IOM Offers Guidance on National Tissue Repository

The Institute of Medicine (IOM) issued its report on the Future Uses of the Department of Defense Joint Pathology Center Biorepository, formerly referred to as the Armed Forces Institute of Pathology (AFIP) Tissue Repository, on October 10, 2012.  The report offers guidance to the Department of Defense (DoD) on how to maintain and manage the millions of tissue samples and related medical information.  At the request of DoD, the IOM report also outlines appropriate uses of the repository’s samples in research, education and consultation.

Prior to the IOM, the first consensus conference on the present status and future use of the repository took place over two days in August 2005.  Weeks prior to the commencement of that conference, the Base Closure and Realignment Commission concurred on an earlier DoD recommendation that “all elements of the Armed Forces Institute of Pathology except the National Medical Museum and the Tissue Repository” be disestablished.  Yet, neither DoD nor the BRAC provided further details for the administration and maintenance of the tissue repository.  The 2005 consensus conference, produced by Auburn Health Strategies, gathered experts representing the fields of medicine, law, ethics, consumers, academia and industry.  The AFIP Tissue Repository Consensus Conference Statement acknowledged the value and use of the AFIP Tissue Repository to the public health and military medicine.  It also urged a move toward more digitization of slides, institution of a scientific review process for obtaining materials from the Repository, continued modernization and sufficient financial support.

In 2010, the IOM convened the Committee on the Review of the Appropriate Use of AFIP’s Tissue Repository Following Its Transfer to the Joint Pathology Center. The 2012 report issued by that Committee observed that the Joint Pathology Center (JPC) “faces major challenges as it transforms into a modern biorepository that provides clinical consultation, education, and research services.”  It cautions that the “operators of such a repository must be circumspect in their expectations and representations” noting the utility and variability of the collection.  It offered several recommendations for JPC for the future use of the Repository, including:

  • JPC, as part of its plan for improving the use of repository materials in research, evaluate the strengths and limitations of the collection to the extent permitted by its resources and current science and technology. The JPC should consider how to enhance the repository’s value given its organizational and budgetary constraints.  A retention policy and dissemination management and marketing strategies should also be formulated.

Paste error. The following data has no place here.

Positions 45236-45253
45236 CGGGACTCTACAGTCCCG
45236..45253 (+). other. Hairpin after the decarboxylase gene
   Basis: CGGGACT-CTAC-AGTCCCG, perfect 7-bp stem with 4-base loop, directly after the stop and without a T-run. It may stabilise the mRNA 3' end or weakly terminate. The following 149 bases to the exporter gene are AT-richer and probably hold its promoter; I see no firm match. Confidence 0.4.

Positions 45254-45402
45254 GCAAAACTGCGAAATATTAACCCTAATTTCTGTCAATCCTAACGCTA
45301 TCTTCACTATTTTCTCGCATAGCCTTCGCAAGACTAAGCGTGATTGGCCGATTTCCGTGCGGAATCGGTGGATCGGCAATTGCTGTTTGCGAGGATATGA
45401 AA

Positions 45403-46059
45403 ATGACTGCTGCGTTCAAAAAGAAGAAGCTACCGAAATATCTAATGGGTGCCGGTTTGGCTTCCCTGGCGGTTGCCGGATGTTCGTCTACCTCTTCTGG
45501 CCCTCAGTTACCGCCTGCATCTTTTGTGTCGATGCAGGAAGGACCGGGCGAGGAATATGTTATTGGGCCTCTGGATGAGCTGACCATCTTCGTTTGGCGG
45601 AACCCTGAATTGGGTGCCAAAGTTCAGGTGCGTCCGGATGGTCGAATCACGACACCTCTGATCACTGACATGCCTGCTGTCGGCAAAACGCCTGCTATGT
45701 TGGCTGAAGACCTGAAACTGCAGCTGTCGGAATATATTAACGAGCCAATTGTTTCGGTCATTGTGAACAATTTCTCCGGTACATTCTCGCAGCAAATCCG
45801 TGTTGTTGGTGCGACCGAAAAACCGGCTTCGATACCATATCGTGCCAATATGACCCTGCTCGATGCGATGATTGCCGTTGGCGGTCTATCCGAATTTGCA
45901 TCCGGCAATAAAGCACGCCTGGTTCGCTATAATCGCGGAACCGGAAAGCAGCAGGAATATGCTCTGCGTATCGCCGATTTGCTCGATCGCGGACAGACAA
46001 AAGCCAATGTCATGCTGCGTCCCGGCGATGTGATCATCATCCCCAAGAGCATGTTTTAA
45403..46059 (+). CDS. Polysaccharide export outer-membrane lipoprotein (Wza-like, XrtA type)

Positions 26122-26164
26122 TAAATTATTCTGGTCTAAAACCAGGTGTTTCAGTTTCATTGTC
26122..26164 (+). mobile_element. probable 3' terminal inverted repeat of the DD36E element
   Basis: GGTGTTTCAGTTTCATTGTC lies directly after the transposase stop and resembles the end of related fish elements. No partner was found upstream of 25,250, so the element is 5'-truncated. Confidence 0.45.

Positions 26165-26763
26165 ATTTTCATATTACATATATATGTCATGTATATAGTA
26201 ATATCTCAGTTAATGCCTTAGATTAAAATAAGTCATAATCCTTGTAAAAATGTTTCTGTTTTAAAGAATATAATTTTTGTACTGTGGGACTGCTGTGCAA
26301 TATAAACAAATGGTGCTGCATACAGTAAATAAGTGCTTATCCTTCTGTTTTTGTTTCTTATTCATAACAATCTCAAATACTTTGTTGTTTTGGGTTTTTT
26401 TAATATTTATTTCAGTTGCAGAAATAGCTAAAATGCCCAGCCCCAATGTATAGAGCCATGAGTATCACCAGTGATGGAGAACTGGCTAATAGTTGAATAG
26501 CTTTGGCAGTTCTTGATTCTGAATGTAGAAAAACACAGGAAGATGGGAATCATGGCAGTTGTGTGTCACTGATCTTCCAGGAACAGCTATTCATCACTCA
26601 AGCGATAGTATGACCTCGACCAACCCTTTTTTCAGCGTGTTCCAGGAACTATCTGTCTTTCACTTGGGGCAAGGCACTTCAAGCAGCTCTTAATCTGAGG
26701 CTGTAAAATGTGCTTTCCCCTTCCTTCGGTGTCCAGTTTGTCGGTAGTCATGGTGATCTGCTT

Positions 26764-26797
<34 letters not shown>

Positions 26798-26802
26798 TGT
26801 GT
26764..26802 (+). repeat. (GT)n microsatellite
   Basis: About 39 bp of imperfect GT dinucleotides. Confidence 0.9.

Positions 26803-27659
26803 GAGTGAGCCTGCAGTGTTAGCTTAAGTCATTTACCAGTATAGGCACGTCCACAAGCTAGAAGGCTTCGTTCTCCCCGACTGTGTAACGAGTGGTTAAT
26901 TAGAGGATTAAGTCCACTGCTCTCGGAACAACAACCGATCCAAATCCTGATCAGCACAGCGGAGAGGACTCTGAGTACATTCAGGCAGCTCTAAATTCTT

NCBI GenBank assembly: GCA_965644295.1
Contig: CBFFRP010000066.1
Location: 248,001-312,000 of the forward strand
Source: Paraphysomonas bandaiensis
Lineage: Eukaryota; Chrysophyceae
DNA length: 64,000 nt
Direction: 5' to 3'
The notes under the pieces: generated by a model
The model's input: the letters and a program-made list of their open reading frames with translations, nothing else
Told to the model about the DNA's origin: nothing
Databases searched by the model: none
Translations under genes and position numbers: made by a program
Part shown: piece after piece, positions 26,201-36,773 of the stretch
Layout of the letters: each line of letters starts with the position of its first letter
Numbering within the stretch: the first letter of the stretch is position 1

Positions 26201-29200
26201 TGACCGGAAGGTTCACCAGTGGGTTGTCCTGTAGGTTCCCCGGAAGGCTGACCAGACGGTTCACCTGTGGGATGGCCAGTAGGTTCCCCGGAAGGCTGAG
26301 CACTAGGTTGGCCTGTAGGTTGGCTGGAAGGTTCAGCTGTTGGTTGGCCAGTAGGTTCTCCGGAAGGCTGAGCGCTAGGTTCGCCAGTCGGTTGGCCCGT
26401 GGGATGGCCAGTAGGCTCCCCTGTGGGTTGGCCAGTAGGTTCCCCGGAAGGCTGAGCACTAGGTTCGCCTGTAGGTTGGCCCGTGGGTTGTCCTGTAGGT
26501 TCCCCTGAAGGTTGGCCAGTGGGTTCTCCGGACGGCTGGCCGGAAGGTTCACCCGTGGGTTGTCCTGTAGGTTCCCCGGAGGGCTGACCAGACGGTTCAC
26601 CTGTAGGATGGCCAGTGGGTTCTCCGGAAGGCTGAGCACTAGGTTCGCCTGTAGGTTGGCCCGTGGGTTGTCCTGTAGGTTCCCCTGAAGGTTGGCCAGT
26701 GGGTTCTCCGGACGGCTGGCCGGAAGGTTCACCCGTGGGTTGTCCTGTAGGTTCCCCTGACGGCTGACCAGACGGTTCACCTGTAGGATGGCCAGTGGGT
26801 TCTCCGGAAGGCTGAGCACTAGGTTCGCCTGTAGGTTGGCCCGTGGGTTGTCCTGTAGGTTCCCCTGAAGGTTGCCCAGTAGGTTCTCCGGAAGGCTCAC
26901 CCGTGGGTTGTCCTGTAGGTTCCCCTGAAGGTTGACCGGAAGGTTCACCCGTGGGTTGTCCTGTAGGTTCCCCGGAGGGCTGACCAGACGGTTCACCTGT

• Determine immediately whether it has the statutory ability to recover the costs of providing specimens and data for approved research projects.  If not, JPC should work with DoD leadership to determine the best way to establish this ability.
  • Develop protocols for determining when to retain potentially useful materials and when to dispose of specimens that have no special research or educational value and are past the point of required retention for clinical use. 
  • Adopt a set of best practices for collection, processing and storage of incoming specimens – either by developing its own or using an established set.
  • Evaluate specimens only when they are retrieved for clinical, education or research purposes rather than undertaking a costly, comprehensive assessment of all specimens.
  • DoD Office of the General Counsel should advise JPC of procedures required by law when implementing disposal policies.  Materials in the BRAC Collection, a subset of the Repository collection, should be retained only for as long as stated by the College of American Pathologists, the DoD’s Clinical Laboratory Improvement Program, or Clinical Laboratory Improvement Amendments (CLIA) requirements, whichever is longer.  The Committee found no unique value to this collection that may not be replicated in other facilities.
  • Dissemination of biospecimens by the JPC for educational purposes should be subject to strict compliance with rules and procedures to protect source identity.
  • Develop a policy for evaluating requests for use of repository materials in the medical care of people other than the specimen source.
  • Adopt a policy on the research use of tissues submitted originally for clinical consultation.
  • Consider, when evaluating whether any given specimen should be available for research, the age of the specimen; disease state represented; medical, scientific and historical significance; if proposed use would exhaust research potential; if research could be achieved with less rare specimens or other sources; public and military health needs.
  • Establish criteria for determining whether to deplete a specimen to exhaustion, in close consultation with pathology subspecialty experts.
  • Recommends no priori restrictions on which applicants may apply for access to the Repository’s specimens and data.  A DoD-affiliated monitor responsible for ensuring appropriate use of specimens and data should be assigned along with the implementation of data-use and material-transfer agreements.

This report and its recommendations, prepared at the request of DoD, will be evaluated by the agency.